Life Lines masthead

September 2013

Mid-year results show 'Career Bridge' making a difference


Catherine Lester
More than just another referral to a job list or web site, the Career Bridge program provides real solutions to overcoming obstacles that some community members have encountered while looking for work.

Career Bridge is a collaborative effort among the Seattle Human Services Department (HSD), Office of Economic Development (OED) and the Seattle Jobs Initiative in partnership with a network of community "sponsors" including service providers, faith organizations and community coalitions. The program is intended for adults living in Seattle who face barriers to employment that may include: limited work experience, lack of education, low basic skills, lack of housing and basic needs, criminal history, and financial hardship. The job readiness training participants receive includes job search skills such as interviewing and resume writing, communications skills, personal management skills, clothing, appearance and grooming, and motivation.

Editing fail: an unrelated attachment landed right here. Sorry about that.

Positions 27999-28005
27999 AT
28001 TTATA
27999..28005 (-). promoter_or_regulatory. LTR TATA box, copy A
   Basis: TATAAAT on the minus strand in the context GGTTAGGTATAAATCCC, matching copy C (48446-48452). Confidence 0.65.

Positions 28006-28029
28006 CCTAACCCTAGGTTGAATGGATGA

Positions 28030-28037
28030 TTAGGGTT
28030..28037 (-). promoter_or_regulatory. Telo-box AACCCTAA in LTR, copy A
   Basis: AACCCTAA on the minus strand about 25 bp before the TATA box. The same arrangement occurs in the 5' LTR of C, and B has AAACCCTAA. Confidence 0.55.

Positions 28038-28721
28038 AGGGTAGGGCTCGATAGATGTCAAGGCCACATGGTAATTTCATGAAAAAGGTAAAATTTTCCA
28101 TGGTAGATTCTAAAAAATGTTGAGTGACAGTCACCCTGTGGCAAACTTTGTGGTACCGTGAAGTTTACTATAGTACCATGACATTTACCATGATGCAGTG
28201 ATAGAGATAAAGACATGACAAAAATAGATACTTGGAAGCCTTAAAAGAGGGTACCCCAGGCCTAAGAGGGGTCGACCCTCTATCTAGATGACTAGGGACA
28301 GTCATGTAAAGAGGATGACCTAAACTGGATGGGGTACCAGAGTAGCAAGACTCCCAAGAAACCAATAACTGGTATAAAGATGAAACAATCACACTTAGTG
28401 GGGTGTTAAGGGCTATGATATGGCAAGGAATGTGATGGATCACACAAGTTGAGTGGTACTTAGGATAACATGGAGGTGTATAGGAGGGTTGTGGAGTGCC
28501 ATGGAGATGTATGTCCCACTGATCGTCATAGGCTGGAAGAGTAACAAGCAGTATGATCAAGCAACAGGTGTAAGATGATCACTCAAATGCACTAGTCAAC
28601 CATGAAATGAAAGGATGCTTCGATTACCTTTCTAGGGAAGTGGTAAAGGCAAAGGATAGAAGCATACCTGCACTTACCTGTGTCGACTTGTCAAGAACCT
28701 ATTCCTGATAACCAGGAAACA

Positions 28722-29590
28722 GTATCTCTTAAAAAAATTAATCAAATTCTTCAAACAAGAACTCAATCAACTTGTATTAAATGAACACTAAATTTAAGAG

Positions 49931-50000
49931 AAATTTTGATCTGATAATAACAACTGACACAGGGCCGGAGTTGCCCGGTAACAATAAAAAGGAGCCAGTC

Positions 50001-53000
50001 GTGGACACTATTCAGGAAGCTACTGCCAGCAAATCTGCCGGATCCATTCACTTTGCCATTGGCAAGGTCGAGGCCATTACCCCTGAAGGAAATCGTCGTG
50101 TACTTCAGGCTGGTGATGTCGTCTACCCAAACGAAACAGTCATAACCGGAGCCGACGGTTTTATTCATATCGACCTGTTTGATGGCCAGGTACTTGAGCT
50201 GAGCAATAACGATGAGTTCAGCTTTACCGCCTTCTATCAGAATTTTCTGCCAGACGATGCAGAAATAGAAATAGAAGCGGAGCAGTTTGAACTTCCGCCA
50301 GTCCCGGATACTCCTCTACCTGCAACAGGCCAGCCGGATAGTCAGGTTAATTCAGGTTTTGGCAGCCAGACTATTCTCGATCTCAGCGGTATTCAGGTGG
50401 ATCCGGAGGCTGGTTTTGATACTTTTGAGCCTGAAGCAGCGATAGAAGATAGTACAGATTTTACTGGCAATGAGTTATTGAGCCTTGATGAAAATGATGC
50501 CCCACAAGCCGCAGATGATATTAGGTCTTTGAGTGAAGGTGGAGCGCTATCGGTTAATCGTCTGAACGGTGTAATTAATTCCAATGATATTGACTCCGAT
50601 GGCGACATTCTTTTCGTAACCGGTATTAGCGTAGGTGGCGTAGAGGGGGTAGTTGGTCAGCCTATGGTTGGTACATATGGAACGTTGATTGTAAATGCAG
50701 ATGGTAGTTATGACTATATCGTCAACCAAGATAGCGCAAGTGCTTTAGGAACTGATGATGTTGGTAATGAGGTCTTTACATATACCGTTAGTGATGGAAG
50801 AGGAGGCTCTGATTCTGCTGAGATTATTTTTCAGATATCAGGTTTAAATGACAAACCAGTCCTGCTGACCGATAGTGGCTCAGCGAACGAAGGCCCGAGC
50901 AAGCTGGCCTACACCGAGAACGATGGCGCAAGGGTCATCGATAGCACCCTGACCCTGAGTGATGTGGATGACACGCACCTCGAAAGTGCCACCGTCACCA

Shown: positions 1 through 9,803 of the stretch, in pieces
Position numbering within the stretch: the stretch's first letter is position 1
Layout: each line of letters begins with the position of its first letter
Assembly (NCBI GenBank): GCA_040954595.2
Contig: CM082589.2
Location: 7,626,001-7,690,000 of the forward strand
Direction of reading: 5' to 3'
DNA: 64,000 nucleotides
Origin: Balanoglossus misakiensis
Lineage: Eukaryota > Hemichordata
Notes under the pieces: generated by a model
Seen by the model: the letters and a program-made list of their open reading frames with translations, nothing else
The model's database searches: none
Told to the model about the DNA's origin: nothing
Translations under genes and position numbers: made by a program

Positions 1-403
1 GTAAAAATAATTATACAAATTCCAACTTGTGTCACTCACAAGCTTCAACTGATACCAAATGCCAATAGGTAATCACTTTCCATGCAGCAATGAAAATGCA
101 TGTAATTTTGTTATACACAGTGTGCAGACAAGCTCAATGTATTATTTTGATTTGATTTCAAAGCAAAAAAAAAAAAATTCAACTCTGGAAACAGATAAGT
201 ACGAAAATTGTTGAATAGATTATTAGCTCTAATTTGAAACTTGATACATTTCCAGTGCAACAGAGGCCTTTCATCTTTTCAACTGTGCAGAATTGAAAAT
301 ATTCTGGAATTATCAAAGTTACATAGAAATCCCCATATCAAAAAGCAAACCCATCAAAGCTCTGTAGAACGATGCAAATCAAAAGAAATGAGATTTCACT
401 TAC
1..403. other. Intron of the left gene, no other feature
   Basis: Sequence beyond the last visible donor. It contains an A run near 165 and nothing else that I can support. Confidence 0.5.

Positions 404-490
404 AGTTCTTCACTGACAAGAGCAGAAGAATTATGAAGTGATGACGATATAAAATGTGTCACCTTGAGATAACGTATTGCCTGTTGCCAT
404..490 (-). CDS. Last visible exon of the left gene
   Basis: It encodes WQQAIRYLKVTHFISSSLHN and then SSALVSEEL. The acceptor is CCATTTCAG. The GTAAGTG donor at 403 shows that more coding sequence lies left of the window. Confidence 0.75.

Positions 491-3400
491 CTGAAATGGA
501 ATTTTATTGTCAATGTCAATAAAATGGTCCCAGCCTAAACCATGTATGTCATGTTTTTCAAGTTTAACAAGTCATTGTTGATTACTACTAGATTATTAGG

Mid-year reports of this program show impressive results. From November 2012 through May 2013, four Career Bridge "cohorts" or groups completed the program. After these first six months, 28 of 42 participants were placed in jobs, skills training, or continuing education. Currently 24 of 42 (58%) are still working or enrolled in training. Of the first 42 participants in the program, all were African American males, more than half of whom were over age 35. Also of note: 85 percent reported having a criminal background; 64 percent had annual household incomes of less than $10,000; 67 percent were receiving some form of public assistance; and 62 percent were living in "marginal" housing, including 19 percent who were homeless. The fifth cohort was completed in June with nine participants. 

In late August, another cohort focused on African American male prisoners in partnership with the Black Prisoners' Caucus at the Monroe State Prison. Thirteen individuals who will be released in less than 12 months participated along with 15 members of the Black Prisoners Caucus who will serve as a sponsor until the men are released. Mayor McGinn visited Monroe on September 13th.